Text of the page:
What Is Cybersquatting?

Let's be real, how closely do you inspect a website's domain upon entering a website? Is it enough to notice a single letter change? This is precisely what cybersquatters count on. They capitalize on slight misspellings or variations of popular domains in order to deceive users and profit off someone else's brand.

The Domain Market

A domain is where your digital identity lives, serving as the foundation for your online presence. It’s more than just a web address; it’s the gateway through which customers connect with your business. However, while you may think your domain is truly yours, there are individuals known as cybersquatters who are waiting to exploit it for their own gain.


Cybersquatting, also known as domain squatting, involves the deceptive practice of impersonating well-known entities’ domains with the end goal of misleading users and profiting from their obliviousness. This can be done in several ways…


  • Registering domains that are nearly identical or confusingly similar to well-known entities and profiting off of their brand. Whether it be through, malware, phishing, advertisements, counterfeit selling, etc. 
  • Monitoring the expiration of domains, acquiring them the moment they become available and ransoming them back to the owner at an unfair price. 
  • Anticipating the future demand of a domain and buying with the intent to sell it at an inflated price to the trademarked owner.

Combat Cybersquatters

If you’ve ever stumbled upon a website that seemed to misuse a famous brand or celebrity name, chances are you’ve encountered a cybersquatting site, whether you realized it or not. While this doesn’t seem like a huge issue, cyber squatters can negatively affect a business because they exploit the brand’s reputation, confuse customers, and divert traffic away from the legitimate website. This can lead to lost sales, damage to the brand’s reputation, and even legal complications if the cybersquatter engages in fraudulent or illegal activities under the guise of the brand. There are several protection acts in place to protect business owners and combat this issue. 


  • ACPA: trademark owners can sue cybersquatters for damages and seek to reclaim the domain names.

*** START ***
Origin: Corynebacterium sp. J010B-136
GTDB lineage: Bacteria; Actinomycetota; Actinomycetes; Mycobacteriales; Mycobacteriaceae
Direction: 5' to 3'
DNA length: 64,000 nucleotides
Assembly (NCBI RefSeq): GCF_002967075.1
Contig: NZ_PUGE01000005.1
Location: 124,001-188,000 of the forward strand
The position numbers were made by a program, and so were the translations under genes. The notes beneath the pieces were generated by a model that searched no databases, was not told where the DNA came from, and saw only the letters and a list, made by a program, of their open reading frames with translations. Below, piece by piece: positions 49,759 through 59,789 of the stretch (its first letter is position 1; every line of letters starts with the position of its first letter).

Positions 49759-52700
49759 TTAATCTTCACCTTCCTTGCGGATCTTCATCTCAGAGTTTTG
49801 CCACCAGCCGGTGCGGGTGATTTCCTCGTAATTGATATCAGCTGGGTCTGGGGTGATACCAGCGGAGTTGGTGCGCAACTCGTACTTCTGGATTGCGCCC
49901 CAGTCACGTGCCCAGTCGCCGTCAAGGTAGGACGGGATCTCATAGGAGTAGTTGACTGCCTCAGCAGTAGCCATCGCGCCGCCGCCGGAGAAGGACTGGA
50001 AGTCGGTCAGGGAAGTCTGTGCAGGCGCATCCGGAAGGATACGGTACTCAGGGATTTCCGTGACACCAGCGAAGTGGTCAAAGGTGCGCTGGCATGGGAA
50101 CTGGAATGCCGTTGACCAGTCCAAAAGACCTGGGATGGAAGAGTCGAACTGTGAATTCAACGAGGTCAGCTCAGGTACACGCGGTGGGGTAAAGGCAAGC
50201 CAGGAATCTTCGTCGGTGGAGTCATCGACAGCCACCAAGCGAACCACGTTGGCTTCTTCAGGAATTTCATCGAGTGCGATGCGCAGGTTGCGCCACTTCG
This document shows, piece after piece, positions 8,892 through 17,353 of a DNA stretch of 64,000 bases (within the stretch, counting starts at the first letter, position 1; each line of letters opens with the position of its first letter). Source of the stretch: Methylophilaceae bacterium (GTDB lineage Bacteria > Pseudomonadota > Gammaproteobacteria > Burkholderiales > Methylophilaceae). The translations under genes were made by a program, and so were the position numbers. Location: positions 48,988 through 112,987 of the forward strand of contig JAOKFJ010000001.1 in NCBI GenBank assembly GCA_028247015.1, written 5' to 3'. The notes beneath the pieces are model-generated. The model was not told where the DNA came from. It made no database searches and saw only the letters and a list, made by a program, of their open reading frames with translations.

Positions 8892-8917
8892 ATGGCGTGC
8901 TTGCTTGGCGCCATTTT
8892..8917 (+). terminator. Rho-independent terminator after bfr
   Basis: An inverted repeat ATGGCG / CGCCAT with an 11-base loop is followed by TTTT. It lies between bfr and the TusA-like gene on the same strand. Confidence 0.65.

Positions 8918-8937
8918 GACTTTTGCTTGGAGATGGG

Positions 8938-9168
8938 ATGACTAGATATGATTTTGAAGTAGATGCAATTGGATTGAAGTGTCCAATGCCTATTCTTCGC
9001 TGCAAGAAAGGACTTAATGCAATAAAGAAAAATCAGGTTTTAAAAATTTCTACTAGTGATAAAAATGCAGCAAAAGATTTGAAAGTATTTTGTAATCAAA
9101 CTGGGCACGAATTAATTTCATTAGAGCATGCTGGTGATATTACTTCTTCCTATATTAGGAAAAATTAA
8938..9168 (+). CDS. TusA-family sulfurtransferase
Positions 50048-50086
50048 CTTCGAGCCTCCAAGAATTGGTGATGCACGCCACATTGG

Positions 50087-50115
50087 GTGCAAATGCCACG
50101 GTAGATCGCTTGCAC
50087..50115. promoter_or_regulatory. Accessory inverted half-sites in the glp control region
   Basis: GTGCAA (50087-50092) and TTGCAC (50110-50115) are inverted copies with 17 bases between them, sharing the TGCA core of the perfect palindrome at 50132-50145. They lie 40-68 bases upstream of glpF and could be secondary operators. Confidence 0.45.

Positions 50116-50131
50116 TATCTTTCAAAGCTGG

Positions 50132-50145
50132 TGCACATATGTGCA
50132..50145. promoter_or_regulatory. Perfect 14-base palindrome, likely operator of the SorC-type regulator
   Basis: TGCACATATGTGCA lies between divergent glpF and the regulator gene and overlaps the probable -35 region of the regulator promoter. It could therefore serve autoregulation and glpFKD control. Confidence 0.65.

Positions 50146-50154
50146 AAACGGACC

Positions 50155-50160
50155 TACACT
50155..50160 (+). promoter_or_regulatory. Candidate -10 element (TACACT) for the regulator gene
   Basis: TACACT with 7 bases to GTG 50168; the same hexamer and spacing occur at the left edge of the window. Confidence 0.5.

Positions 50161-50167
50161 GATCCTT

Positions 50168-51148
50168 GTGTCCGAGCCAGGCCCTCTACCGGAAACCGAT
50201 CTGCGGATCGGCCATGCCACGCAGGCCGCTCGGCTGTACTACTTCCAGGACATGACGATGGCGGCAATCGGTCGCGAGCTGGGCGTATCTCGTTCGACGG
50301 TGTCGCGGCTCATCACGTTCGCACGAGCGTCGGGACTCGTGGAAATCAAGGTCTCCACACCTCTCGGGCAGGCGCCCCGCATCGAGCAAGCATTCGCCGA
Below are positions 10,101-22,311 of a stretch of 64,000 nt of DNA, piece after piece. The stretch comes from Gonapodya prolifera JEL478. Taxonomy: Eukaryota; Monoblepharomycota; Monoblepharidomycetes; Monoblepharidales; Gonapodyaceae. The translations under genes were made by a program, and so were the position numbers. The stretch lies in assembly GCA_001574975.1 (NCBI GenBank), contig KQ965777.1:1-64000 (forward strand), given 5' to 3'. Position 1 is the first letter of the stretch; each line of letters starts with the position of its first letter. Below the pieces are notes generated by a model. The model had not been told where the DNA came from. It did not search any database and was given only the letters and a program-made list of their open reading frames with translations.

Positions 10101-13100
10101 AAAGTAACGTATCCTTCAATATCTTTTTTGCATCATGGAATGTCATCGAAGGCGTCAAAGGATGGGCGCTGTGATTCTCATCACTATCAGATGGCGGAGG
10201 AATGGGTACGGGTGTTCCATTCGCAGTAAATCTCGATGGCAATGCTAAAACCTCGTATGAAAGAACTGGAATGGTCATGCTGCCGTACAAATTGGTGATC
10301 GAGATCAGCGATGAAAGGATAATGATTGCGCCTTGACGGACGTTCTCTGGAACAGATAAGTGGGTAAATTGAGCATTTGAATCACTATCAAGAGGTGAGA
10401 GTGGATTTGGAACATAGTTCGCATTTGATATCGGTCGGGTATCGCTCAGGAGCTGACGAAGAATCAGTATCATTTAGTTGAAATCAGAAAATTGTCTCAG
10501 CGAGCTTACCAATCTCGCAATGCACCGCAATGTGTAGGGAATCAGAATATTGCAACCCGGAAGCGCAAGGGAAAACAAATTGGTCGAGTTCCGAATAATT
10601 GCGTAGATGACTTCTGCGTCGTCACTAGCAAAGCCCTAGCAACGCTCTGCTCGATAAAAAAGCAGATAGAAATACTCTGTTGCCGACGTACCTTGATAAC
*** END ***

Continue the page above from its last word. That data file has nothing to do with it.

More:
• UDRP: businesses can challenge and recover domain names that were registered in bad faith.

Cybersquatting Cases

  • In 2003, a Canadian teenager named Mike Rowe registered the domain “MikeRoweSoft.com” for his web design business and traffic immediately started pouring into the website. Although the domain was not created with malicious intent, Microsoft deemed the domain too similar to its trademarked name and attempted to force Rowe to hand it over. The case gained widespread attention, ultimately resulting in a settlement where Rowe transferred the domain to Microsoft in exchange for various perks, including an Xbox console.
  • PETA, which stands for People for the Ethical Treatment of Animals, is a nonprofit organization that operated a website with the domain name “PETA.org”.  They faced an incident when a cybersquatter by the name of Michael Doughney bought the domain “PETA.com” directing users to a website with the tagline “People Eating Tasty Animals” a parody site directly opposing PETA’s mission and values. 
  • In response, PETA initiated legal action against Doughney. As a result, PETA now owns the domain “peta.com” and redirects visitors to their primary website, “peta.org,” thus ensuring that visitors are directed to the organization’s official platform and mission-aligned content.


  • In 2011, Facebook won a lawsuit against a cybersquatter who registered the domain name “Facebok.com” with a misspelling of the social media giant’s name. The domain was being used to redirect users to various unrelated websites filled with advertisements, users seeking the legitimate Facebook website were misled.
  • Facebook has also participated in suing domain registrar’s for allowing customers to register domains that infringed on their trademark. 
  • Before the massive amount of popularity the app generated, two friends anticipated the success and bought the domain Tiktoks.com, using it to run a business that charged TikTok users to increase followers. TikTok made them a settlement offer of $145,000 which was rejected. 
  • In 2020 ByteDance (TikTok’s parent company) filed a lawsuit that resulted in the two friends having to transfer the domain, along with 4 other domains. 

Double Check Domains

With this being said, if you are a domain owner, it is important to double check your expiration date, or implement domain protection to protect your online presence. If you are a user, be sure to always scan a domain for misspellings, or variations to make sure you are on the correct website. 

About CATS Technology

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